I met Dave years ago in Baltimore. Dave was impossible to miss. His skin was the color of buttermilk. He had bright orange hair and a heavily freckled face, and at a skinny six-foot-one, moved effortlessly and with a surprising grace. At 23, he was comfortable in a suit and tie. And though he could not get a date to save his life, he would describe his married life to-be in intimate detail to me in the breakroom at Simmons Burke as we wolfed down donuts and slurped coffee.
At the Monday sales meeting, Dave would sit quietly at the long conference table listening as the golden boys hatched their plans for market domination. Dave was a natural born salesman, but not “one of the guys.” With almost no effort at all, he sold the hell out of Xerox photocopiers to scores of local businesses.
As the company’s onsite trainer, I would motor around Baltimore in my clunky Toyota with the racing stripe on the side, getting lost, circling blocks endlessly before locating our customer companies. Sometimes, when Dave would allow himself a break in his sales calls, we would meet for lunch. I learned that he had a very specific plan for his life. He was saving up for a house and a family, and investing his sizable paychecks in the stock market.
Dave had it all figured out.
At Christmas, I received as a year-end bonus a Gwaltney 10-pound bone-in ham. Dave won Salesman of the Year — and an all-expense-paid trip to London for two.
A few days later he waved me into the breakroom and under the glare of the fluorescents lamented the lack of a woman in his life. Someone he might woo with a fab trip to England. Then he got an altogether different idea.
“Why don’t you come with me?” he asked. I was his best friend — something I didn’t even know.
“Hell, yeah,” I said immediately.
My excitement lit up the subsequent days. I spent two weeks actually enjoying the job. Everything just glowed.
But I never made it to London. And neither did Dave.
He didn’t show up at work — for a week. My phone calls weren’t answered. Erma, the beehive dooed woman who was our VP of Human Resources, would only say that Dave was ill. I knew little about his family and I wasn’t sure he had any other friends. One night when I could take it no longer, I went over to his house and rapped on the doors and windows, but to no avail.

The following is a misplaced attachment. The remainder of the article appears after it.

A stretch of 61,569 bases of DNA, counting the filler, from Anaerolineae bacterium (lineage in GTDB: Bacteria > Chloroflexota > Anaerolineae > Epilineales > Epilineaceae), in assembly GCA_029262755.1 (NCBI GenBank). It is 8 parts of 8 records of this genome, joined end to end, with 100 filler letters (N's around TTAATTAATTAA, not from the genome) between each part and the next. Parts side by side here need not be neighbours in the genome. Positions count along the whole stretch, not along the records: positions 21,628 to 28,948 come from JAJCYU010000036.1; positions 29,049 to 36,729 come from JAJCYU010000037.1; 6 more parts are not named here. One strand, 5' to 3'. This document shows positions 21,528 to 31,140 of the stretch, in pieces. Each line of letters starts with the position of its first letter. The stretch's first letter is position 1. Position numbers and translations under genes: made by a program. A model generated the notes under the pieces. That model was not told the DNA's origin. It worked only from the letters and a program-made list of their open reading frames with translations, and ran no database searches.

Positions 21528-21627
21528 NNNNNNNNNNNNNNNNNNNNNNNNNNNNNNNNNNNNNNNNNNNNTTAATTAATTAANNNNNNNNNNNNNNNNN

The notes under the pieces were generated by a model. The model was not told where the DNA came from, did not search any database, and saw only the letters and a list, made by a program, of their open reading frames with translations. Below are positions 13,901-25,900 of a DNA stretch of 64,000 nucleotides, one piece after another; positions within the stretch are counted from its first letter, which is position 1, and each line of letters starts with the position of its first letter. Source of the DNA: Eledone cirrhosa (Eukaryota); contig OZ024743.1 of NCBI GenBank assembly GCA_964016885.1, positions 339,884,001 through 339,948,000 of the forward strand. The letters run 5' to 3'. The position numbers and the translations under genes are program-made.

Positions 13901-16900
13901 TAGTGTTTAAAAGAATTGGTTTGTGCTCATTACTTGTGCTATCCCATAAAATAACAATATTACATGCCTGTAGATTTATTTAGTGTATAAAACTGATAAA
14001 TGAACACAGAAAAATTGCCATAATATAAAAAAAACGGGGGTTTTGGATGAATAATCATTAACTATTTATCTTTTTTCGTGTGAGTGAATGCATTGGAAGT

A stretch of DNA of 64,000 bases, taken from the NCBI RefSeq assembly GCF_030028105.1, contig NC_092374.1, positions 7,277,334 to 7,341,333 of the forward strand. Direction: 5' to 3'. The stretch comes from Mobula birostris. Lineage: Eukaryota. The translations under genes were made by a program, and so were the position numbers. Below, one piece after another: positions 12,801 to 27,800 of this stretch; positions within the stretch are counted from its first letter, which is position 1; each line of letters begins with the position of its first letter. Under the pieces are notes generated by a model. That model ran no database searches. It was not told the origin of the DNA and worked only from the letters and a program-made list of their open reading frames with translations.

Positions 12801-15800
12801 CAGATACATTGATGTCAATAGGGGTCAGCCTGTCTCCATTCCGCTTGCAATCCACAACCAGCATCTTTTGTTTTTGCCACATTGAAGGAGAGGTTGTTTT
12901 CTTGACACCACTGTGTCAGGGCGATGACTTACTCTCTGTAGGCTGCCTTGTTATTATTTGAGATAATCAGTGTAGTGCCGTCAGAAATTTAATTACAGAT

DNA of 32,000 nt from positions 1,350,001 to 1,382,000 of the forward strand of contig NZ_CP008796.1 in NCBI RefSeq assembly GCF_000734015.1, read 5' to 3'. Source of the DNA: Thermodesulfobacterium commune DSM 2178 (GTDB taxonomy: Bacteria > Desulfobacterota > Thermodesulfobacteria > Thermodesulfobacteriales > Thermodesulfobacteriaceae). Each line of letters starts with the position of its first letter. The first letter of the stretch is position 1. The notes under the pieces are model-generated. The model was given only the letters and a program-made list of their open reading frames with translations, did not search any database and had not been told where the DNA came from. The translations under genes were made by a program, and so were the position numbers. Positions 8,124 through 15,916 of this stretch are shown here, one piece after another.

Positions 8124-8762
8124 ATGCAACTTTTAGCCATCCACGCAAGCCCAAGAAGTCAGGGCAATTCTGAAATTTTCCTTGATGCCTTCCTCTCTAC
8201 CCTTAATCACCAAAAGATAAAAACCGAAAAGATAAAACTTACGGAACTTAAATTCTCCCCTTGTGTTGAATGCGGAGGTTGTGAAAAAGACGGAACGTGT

Dave was gone.
The weeks ticked away. The calendar pages flipped up and whooshed off into the distance. Tumbleweeds blew across Dave’s desk (well, it caught some dust). In time I got on with the task of being undirected, at which I excelled, and forgot about Dave. Every so often I lamented the trip that was not to be.
I moved around the country — the Bay Area, L.A., Boston — working mostly in high tech as a copywriter.
A few years ago, I was back in Baltimore to visit family. It was a late March. I buttoned up my coat against a razor-sharp wind and strode into the public library for a little warmth, settled into a chair and picked up the closest book, a photo essay of the Caribbean.
A homeless man shuffled by in ripped jeans and disintegrating Reeboks trailing dirty laces, cocooned in a massive balloon-like coat, straining under the weight of a backpack slung over his shoulder.
I recognized Dave immediately. His trademark orange hair had become gray and wild, though still flecked with color. His face was cracked granite and white-whiskered, the irises of his eyes tinged in yellow. Still he was a wisp of a guy.
I stared over the top of my book, confused as Dave drifted by, toting the big pack, which I could see was filled to capacity, maybe with all those plans and dreams he’d had long ago — the family, house, stock portfolio — buried down among cans and bottles and who knew what else was in there. I imagined his “future,” the other, unlived one, pressed tightly into some inner pocket, pulsing with latent energy, threatening to blow the bag to pieces.
When he saw me I smiled. He squinted uncomprehendingly at me.
“Dave?” I said.
He didn’t respond, or even look at me.
“Dave? Do you remember me? Simmons Burke?”
His head slowly turned my way. He hesitated for a moment, thinking. Then he gathered himself up and hurried away across the room.
I took a few breaths. I went over to the librarian and asked her about him. She nodded, her look heavy. “We think schizophrenia,” she said. “He’s been coming here for years. Poor guy.”
How could that have happened?
But it did. Apparently, back in the almost-London days, Dave’s genes had tripped a ticking time bomb in him. I knew a little about the illness. It could hit perfectly healthy people in their teens and twenties.
I stared at my old orange friend and felt a gust of cold air blast through the London-shaped hole in me, the one I’d forgotten about it until now, obliterating the warmth of the library. My mind flitted back to the trip that was not to be, the mystery solved 25 years later.
To me, London will always be ruined. It’s no longer a world city to me but a place forever be tinged by nature’s injustice. That sad story was written plain as day on the face of the man over by the wall.
Dave was squatted down, examining a speck of dirt or something on the ground. Watching him, I wondered if he ever thought about London, if he remembered being Salesman of the Year or that he had once been a young man with a bright future.
There is a scene at the end of the movie Saving Private Ryan where we learn that many soldiers have given their lives to save a single man. The captain of the rescue team, himself about to die, whispers his last words to Ryan, the man who will return safely home to lead a normal life. “Earn this,” the captain says. “Earn it.”
Sitting there in the library, I imagined the old — or rather, the young — Dave standing beside me, drawing a final breath just like the captain, saying those same words to me.